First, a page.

Along with the small local shops, various factories and manufacturing companies use acid as well. Jute mills, textile mills, gold jewelry manufacturers, welding factories, pharmaceutical companies, etc., use acid for various purposes. Acid is widely used for cleaning the boilers in the factories. The carelessness of the licensed acid purchasers and lack of monitoring on the usage of acid is making acid more easily available than it should be. On August 4, 2016, Rupganj police arrested two men named Mujibur Rahman and Rashedul Islam for selling acid to miscreants. Two trucks full of acid were seized from the arrestees’ possession. The two arrestees confessed that 25 other people were involved in the illegal and unlicensed selling of acid. By visiting an imitation bangles factory in Lalbagh, battery factories, car workshop and spare parts shops in Gabtoli, Mohammadpur, Savar and Keranigonj, this reporter found that a small bottle of acid can be purchased with only BDT30. This small amount of acid is enough to destroy the life of a human being.

According to the Acid Control Act, 2002, whoever produces, imports, transports, stores, sells and uses acids without a license could be sentenced to three to 10 years' rigorous imprisonment with fines. People who possess equipment used for producing acids without having the license for them could be sentenced to three to 15 years' rigorous imprisonment with fines. Since many small businesses require very little amount of acid, the business owners do not bother to get a license and purchase acid illegally. Poor government monitoring leads to the selling of acids to unlicensed customers. Taking advantage of the situation, many criminals buy acid and use it in heinous criminal activities. Former president of Comilla Shocheton Nagorik Committee, Badrul Huda Zenu, said, “During the investigation of acid attack cases, the investigating officer often overlooks the source of the acid used in the attack. The sole focus of the investigation seems to rely upon whether the accused have thrown acid or not. Unless the sources and suppliers of acid are identified, availability of illegally obtained acid cannot be controlled.”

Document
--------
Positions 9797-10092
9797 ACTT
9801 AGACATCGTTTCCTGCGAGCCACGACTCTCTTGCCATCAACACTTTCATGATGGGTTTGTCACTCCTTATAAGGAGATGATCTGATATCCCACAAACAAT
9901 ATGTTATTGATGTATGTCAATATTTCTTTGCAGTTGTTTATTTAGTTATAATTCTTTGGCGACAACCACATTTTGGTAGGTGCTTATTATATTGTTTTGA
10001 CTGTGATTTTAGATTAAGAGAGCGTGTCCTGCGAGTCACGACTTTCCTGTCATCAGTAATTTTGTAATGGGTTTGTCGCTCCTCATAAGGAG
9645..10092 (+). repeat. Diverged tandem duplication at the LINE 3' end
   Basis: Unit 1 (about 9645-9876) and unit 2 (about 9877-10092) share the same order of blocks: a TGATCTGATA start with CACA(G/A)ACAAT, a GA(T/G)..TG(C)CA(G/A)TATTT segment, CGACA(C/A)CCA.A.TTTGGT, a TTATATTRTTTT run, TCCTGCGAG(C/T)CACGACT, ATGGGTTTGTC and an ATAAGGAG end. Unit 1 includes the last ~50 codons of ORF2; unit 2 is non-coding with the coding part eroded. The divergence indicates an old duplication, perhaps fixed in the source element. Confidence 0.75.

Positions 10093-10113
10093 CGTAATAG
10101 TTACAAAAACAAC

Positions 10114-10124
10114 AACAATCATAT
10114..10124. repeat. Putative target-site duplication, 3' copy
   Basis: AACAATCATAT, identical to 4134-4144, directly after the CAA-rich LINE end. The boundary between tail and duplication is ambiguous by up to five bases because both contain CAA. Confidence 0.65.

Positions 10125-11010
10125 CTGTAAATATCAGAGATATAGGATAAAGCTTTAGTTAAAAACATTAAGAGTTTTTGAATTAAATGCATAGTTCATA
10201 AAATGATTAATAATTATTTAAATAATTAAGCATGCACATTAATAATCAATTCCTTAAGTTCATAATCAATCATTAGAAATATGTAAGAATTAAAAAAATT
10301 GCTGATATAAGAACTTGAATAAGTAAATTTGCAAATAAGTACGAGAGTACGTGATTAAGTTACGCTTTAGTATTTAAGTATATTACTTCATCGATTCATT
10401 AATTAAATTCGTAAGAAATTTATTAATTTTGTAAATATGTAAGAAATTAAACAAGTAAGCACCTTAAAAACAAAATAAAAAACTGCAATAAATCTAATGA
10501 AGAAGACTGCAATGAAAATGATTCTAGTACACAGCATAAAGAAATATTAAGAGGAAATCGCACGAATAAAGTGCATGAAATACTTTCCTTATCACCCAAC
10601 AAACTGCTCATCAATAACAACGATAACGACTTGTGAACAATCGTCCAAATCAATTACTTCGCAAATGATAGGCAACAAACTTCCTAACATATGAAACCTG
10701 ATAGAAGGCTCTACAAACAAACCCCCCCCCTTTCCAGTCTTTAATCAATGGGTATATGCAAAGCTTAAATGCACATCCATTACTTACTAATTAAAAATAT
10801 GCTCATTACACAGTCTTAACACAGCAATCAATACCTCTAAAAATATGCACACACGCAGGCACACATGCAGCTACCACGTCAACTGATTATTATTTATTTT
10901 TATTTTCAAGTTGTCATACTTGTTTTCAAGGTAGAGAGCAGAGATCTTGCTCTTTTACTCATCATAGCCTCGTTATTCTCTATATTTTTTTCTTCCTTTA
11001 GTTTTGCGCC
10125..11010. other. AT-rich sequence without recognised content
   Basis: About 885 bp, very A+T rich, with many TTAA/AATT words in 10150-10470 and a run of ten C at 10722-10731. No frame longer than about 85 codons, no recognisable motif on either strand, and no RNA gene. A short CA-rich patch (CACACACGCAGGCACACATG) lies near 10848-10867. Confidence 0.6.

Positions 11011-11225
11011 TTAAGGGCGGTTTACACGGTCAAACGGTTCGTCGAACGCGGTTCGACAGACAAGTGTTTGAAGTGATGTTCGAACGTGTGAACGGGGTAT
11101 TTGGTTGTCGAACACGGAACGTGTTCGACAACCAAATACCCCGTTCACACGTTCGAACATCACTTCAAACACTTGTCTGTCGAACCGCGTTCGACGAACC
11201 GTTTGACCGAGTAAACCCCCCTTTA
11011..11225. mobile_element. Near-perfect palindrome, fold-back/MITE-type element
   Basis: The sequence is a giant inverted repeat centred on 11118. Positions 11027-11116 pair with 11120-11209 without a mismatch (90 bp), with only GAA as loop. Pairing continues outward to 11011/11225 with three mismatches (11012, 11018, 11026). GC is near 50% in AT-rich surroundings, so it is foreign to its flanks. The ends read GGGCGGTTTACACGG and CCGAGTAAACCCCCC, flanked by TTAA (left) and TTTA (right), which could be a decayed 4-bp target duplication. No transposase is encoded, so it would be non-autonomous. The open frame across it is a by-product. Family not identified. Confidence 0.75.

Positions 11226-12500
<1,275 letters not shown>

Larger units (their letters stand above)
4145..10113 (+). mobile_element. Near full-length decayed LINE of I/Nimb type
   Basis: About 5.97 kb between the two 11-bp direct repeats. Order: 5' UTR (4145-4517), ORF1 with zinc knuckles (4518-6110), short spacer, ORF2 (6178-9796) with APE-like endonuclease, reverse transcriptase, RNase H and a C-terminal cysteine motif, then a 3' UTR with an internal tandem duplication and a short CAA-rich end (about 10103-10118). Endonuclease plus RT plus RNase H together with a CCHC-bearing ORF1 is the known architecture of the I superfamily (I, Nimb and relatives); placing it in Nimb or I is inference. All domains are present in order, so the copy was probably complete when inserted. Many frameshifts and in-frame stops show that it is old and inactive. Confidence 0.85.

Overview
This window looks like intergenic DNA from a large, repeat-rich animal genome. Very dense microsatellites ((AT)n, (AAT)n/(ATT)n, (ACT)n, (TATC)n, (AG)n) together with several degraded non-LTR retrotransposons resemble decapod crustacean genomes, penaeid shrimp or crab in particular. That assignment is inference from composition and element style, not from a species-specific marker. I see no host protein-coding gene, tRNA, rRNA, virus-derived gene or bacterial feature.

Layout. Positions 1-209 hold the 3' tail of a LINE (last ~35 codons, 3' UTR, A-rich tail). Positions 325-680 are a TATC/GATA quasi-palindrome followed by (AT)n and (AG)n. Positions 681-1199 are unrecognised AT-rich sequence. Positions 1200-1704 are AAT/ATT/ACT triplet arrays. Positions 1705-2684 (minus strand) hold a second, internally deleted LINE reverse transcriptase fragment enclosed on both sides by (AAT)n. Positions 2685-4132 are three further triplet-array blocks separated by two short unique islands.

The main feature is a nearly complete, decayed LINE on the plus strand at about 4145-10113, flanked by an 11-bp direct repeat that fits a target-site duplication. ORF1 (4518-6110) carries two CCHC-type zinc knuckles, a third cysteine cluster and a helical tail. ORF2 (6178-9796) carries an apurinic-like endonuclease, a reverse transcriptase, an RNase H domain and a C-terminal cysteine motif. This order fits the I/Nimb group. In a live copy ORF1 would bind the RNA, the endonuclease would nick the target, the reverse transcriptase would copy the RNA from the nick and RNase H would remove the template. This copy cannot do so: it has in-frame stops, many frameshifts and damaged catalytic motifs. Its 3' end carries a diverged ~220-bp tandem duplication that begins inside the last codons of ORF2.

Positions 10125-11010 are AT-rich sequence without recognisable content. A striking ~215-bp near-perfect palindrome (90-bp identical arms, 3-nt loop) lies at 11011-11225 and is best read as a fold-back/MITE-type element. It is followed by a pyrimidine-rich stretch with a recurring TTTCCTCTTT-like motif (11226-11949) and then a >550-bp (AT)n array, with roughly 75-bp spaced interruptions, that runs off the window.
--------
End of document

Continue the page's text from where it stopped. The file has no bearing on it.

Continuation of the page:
Countrywide scenario of unregulated acid use

Pabna: Over 250 shops and factories in the nine upazilas of Pabna district use acid on a regular basis. Among them, 50 are located in Sujanagar, 75 in Bera, 65 in Bhangura, 72 in Faridpur, 96 in Chatmohor, 84 in Sathia and 126 in Ishwardi. Only 15 of these companies have license to purchase acid. Most of the unlicensed acid usages are occurring in the jewellery factories. Besides, 61 battery factories are also purchasing illegal acid. The workers of almost all of these factories are illiterate or semi-literate. As a result, they are not quite aware of the harmful effects and misuse of acid. So, the risk of handling acid without any regulation is quite high in these factories.